The new digital currency uses digitally minted coins and banknotes, which Digi.cash says provides “a number of important technology advantages”.

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“Unlike other digital money products, Digi.cash is actually minted digital coins and notes that you hold yourself, rather than an interface to an account balance being held elsewhere,” Digi.cash founder Andreas Furche said.

Digi.cash chair David Skellern said the currency is based on “cryptographic protocols” developed by digital cash inventor David Chaum, adding that technology developed since the 1990s when Mr Chaum first began implementation has finally made digital currency feasible.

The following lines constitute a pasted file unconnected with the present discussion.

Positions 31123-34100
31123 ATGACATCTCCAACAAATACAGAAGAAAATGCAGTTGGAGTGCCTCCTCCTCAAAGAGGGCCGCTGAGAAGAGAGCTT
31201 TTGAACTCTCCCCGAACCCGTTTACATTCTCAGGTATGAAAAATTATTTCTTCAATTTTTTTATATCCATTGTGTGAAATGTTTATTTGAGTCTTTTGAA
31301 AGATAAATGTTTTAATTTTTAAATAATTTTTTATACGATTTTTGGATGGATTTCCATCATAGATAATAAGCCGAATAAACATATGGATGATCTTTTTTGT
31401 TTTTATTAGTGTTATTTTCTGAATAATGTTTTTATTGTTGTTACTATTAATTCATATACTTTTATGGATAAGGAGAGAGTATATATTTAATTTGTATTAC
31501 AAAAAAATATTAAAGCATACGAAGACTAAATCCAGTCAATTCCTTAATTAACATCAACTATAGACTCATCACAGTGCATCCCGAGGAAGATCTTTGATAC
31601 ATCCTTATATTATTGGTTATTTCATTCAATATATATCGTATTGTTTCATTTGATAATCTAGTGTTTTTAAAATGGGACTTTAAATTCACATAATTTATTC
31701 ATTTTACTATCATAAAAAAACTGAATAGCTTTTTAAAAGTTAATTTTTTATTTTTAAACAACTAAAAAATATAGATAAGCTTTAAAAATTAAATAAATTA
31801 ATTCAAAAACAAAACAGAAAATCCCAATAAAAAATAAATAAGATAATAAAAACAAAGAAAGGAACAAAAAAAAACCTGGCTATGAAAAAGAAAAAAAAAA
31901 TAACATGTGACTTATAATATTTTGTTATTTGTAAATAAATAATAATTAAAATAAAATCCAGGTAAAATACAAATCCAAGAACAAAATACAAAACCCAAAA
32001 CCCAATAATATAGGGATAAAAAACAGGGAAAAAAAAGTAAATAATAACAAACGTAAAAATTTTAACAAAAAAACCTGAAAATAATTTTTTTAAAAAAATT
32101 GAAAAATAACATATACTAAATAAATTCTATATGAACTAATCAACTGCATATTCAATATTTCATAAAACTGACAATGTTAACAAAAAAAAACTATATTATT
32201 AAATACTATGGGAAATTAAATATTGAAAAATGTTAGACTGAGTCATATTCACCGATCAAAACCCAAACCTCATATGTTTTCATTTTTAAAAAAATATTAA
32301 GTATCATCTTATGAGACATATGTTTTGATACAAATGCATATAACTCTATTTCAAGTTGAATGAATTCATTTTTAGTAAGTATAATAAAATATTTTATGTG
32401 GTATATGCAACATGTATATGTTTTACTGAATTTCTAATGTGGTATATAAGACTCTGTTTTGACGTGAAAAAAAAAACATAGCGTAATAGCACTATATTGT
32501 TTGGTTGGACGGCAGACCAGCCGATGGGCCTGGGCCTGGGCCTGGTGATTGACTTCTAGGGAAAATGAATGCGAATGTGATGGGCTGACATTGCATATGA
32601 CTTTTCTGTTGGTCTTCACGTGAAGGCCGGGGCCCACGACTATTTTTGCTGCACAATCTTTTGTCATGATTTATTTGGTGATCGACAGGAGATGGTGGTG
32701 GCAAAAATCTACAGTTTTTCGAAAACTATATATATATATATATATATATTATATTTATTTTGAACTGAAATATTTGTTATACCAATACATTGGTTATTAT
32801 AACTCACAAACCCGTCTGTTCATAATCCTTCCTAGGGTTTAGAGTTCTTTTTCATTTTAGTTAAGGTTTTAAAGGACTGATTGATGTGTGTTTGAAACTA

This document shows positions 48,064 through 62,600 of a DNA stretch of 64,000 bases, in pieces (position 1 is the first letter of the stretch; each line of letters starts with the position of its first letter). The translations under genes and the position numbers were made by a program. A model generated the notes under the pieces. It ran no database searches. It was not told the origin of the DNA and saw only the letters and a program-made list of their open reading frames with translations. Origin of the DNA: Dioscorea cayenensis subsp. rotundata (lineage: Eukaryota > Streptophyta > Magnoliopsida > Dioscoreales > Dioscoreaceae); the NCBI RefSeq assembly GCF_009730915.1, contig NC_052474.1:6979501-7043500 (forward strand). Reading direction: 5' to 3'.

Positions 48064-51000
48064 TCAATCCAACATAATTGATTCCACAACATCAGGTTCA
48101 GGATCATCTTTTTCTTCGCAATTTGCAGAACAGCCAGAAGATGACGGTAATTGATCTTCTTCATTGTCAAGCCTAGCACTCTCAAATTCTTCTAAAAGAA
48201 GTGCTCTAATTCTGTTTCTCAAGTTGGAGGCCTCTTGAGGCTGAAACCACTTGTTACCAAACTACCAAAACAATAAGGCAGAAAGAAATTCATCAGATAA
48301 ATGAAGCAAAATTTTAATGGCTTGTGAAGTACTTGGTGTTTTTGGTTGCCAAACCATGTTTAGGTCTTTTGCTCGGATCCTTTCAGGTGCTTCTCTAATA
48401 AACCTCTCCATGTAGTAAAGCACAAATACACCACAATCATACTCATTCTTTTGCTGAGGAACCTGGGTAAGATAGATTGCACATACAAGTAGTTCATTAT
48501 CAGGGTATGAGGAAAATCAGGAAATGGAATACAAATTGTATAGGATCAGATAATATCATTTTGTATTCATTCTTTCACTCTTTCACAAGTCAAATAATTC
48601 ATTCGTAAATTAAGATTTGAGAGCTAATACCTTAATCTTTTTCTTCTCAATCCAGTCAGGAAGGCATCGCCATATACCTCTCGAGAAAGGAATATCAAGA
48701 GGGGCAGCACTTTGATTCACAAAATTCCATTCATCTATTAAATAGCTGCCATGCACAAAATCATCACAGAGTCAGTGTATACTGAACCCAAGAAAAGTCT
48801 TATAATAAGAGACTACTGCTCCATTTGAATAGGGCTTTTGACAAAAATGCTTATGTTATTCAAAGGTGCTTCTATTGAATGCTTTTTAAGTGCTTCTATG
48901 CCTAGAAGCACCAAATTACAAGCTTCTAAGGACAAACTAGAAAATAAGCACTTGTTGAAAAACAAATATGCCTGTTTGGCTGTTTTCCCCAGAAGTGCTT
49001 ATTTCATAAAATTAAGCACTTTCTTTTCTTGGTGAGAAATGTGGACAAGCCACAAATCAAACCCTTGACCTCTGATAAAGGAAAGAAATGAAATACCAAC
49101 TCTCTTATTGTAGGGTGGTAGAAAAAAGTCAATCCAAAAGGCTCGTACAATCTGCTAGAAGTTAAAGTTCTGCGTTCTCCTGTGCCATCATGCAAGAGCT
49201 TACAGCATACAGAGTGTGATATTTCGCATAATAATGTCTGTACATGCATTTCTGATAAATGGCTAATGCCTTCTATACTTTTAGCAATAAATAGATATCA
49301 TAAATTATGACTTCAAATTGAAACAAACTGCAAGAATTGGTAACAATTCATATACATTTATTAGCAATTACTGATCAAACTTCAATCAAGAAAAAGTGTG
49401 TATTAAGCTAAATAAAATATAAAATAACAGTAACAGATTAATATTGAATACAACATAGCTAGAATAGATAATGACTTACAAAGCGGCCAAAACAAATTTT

“The spread of smartphones has, for the first time, made a real digital cash system viable. The technology is very impressive and it is capable of moving us towards the digital money era,” Mr Skellern said.

Digi.cash is operating under an exemption ruling from the Reserve Bank of Australia, though the total funds on issue has been limited to $10 million.

The company is looking to have this limit removed, though Mr Furche noted it is important for the company to “develop this technology within existing payments regulation”.

“We want to improve the ability of the regulated payments system to positively compete with unregulated developments, not add to the issues created by developments beyond the reach of national laws,” he said.

Digi.cash can be transferred between parties using existing means of digital data transfer, including email, NFC and Facebook.